Here’s a quick (and very late) wrap up of the books I read in May. It was a very good reading month and, although I said I was just planning to read The Hobbit and The Lord of the Rings books, I did manage to read a couple of extra books in between those.
The Last Tycoon by F. Scott Fitzgerald
The Last Tycoon was first published a year after Fitzgerald’s death. My copy includes the author’s notes to express the way he intended the book to be finished should anything happen. It is the story of a Hollywood mogul called Monroe Stahr, a widower whose work has now become his lover. One night, a water mains bursts after an earthquake and two young women are swept away in the deluge. He manages to save them and finds that one of these women, Kathleen Moore, looks exactly like his late wife.
The story focuses on the love triangle between Monroe Stahr, Kathlee Moore (possibly the only person in Hollywood not looking for stardom) and Cecilia Brady (the daughter of Stahr’s business partner). This book is a critique of Hollywood and the fascination with stardom, power and celebrities.
Fitzgerald was writing this book just before he died so as you read through the book you eventually come to the last words he ever wrote. I think this affected me more than the actual story.
The Hobbit by J.R.R. Tolkien
“In a hole in the ground there lived a hobbit…”. Perhaps the most well-known opening line in literary history. This book was written by Tolkien for his children and it definitely reads as a children’s book, albeit one with a deep plot and many deeper meanings. This book provides us with introductions to some of the most loved (and those we love to hate!) literary characters: Gandalf, Gollum, Bilbo Baggins, Legolas…
The Hobbit recalls the story of a tiny hero against the cruel dragon, Smaug the Magnificent.
It’s quite hard for me to review this book because, in my eyes, it’s perfect and there’s not enough words that could do it justice. It’s perhaps the most adventurous and exciting story out there, a timeless classic that deserves that title. I like that you can read a lot further into the story if you want to, or you can simply enjoy it at face-value as a very well-written and inspiring fantasy novel. Tolkien’s imagination is endless and I feel grateful that this was shared with the world.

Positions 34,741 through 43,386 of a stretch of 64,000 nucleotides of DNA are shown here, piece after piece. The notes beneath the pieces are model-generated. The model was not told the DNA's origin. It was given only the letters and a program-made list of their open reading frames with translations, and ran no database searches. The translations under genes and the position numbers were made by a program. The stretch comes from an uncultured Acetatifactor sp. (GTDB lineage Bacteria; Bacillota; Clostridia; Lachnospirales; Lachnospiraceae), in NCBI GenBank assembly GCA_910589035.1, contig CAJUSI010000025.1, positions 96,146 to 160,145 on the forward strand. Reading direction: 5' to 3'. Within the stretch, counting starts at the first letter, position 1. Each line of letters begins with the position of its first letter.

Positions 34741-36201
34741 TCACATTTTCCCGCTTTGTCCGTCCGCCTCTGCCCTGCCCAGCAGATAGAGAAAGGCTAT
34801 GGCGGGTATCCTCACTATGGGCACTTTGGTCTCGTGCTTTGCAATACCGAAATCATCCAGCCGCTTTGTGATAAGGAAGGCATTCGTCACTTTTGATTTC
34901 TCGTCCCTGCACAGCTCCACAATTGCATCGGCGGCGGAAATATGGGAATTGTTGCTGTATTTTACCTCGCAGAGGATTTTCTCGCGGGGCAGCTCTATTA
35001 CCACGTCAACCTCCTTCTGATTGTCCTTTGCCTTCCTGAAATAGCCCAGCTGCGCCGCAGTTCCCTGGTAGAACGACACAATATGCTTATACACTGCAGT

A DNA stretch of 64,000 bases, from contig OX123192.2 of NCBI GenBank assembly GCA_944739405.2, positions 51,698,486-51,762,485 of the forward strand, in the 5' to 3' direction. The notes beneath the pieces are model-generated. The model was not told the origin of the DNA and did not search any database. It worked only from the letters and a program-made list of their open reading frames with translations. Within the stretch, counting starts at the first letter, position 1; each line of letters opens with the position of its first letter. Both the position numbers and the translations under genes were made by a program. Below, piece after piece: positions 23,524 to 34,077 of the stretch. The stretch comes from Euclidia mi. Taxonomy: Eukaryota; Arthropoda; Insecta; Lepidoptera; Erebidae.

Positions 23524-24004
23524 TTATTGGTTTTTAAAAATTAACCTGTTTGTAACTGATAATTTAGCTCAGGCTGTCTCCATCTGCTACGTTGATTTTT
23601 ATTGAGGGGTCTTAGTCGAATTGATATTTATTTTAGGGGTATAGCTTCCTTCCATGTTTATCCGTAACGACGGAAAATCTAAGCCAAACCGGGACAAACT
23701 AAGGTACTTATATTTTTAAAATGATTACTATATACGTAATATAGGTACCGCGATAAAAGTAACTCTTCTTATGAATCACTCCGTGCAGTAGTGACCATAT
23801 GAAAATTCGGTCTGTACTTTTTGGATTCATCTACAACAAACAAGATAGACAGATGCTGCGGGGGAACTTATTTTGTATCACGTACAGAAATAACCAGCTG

Le Petit-Prince by Antoine de Saint Exupéry
This well known and loved tale tells the story of a little boy who leaves the safety of his own planet to travel the world, trying to understand the peculiarities of adult behaviour through a series of encounters with weird and wonderful characters.
I read this book in French so the fact that I was able to do that definitely aided my enjoyment of the read.
The book reminds us that we were all once children and perhaps we should all find some of that magic again. It is a critique of the adult world but I think it goes slightly deeper than just saying that children have imagination and adults do not. It’s about the loss of innoncence that we lose as we grow, it’s about using your imagination, but it’s also a critique of what adults deem as important. It is a true literary treasure and I can see myself re-reading it many times.
The Fellowship of the Ring by J.R.R. Tolkien
In ancient times, the Rings of Power were crafted by the Elven-Smiths and Sauron forged his own One Ring filling it with his power so he could rule all the others. But this ring was taken from him during a battle and eventually ended up in the hands of Bilbo Baggins (as told in The Hobbit). At the start of The Fellowship of the Ring, Bilbo entrusts the care of this ring t his nephew Frodo Baggins. Once again, a Baggins’ life in the sleepy Shire is turned upside down and it becomes Frodo’s quest to destroy the ring and foil Sauron’s plan.
I will start off by saying that this a long and difficult book to read. The storyline is complex with many different characters all with similar sounding names. There’s quite a lot of fantasy terminology to get used to in here as well. Despite that, the journey of reading this book is what makes it so beautiful. When reading it you need to get rid of all notion of the end-goal or getting to some massive action-filled chapter, you just need to allow the book to carry you along on the Fellowship’s quest.
I love that the world and stories Tolkien created have so many layers to it, whether that be political, religious, linguistics or just plain fantasy. There are so many different ways to read the text.
The Two Towers by J.R.R. Tolkien
The Two Towers follows on from the Fellowship of the Ring and narrates the story of the now disbanded Fellowship.
I enjoyed the fact that this book was divided into two parts: the first telling the story of Gandalf, Merry, Pippin, Legolas and Gimli, and the second telling the adventure of Frodo and Sam. I loved the book just as much as I loved The Hobbit and The Fellowship of the Ring. I did find it quite difficult to remember which character was which (new characters come and go very quickly in The Lord of the Rings) though I did find it helpful to watch the films alongisde the books as this enabled me to put a face to the name.
What did you read in the month of May?
Thanks for reading!
Love, Zoë xx